Metropolitan 1990 Whit Stillman Edward Clements Carolyn Farina Taylor Nichols pic 3.jpg

Neil Young at Neil Young’s Film Lounge writes, “For one thing, the film is consistently funny: Stillman is essentially a comic writer, and there’s dry humour in even the most emotionally bruising of encounters. His verbose characters trade aphorisms that would amuse both Wilde and Woody, though we soon realise that the people who say the most are the ones with the least to say.”

“If F. Scott Fitzgerald was an independent film director, his first film would probably have been fairly similar to Metropolitan, the debut of writer/director Whit Stillman,” writes Jen Johans at Film Intuition.

Christopher Long at DVD Town writes, “Metropolitan is a proudly literary film. The characters not only talk about books incessantly but they speak like characters from a book as well. Their speech patterns are formal, deliberate, and long-winded. It all takes a lot of getting used to, but once you fall into the rhythm, it’s like listening to music.”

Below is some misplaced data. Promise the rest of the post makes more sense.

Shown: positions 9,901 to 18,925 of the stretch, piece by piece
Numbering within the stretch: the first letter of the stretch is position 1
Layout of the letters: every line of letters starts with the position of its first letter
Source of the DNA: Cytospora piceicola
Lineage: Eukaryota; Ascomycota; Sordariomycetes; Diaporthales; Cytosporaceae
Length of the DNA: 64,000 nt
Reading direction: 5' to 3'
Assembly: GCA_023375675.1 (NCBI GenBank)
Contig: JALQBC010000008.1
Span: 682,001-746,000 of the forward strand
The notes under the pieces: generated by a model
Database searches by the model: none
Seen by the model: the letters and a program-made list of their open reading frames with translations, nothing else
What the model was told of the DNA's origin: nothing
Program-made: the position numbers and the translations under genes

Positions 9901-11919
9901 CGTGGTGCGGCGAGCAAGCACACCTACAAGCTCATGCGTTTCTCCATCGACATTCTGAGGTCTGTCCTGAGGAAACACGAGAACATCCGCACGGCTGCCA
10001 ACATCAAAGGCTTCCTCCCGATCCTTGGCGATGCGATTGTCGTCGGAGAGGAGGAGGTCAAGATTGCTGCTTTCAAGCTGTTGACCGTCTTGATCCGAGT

© Joe Valdez

Tags: Coming of age · Cult favorite · Drunk scene · Road trip

3 responses so far ↓

  • 1 Marilyn // Nov 14, 2007 at 10:02 am

    Metropolitan is one of my very favorite films. It’s interesting that I just saw Tough Guys Don’t Dance, Norman Mailer’s only feature film, and find the literary pleasures of Metropolitan so much more appealing. The dialog reverberates well in the ear, and the romantic exploits of our privileged cast of characters are so charmingly real. I never thought of it as a Fred Astaire movie–perhaps because of the young ages of these characters–but I definitely think it has that subgenre’s charm down. I could watch it over and over–and I have.

  • 2 Joe Valdez // Nov 14, 2007 at 1:31 pm

    Marilyn: I think Stillman had a strange ability to make movies with charm that did not in any way give the audience what they wanted. It’s a stretch for me to label this a “romance”, but I agree with you, there’s a certain rhythm and poetry to the movie in its music and dialogue that kinda makes me grin.

  • 3 gloraine // Jun 18, 2009 at 2:52 pm

    does anyone know the song playing in Rick Von Sloneker’s bedroom on Chap 24 ?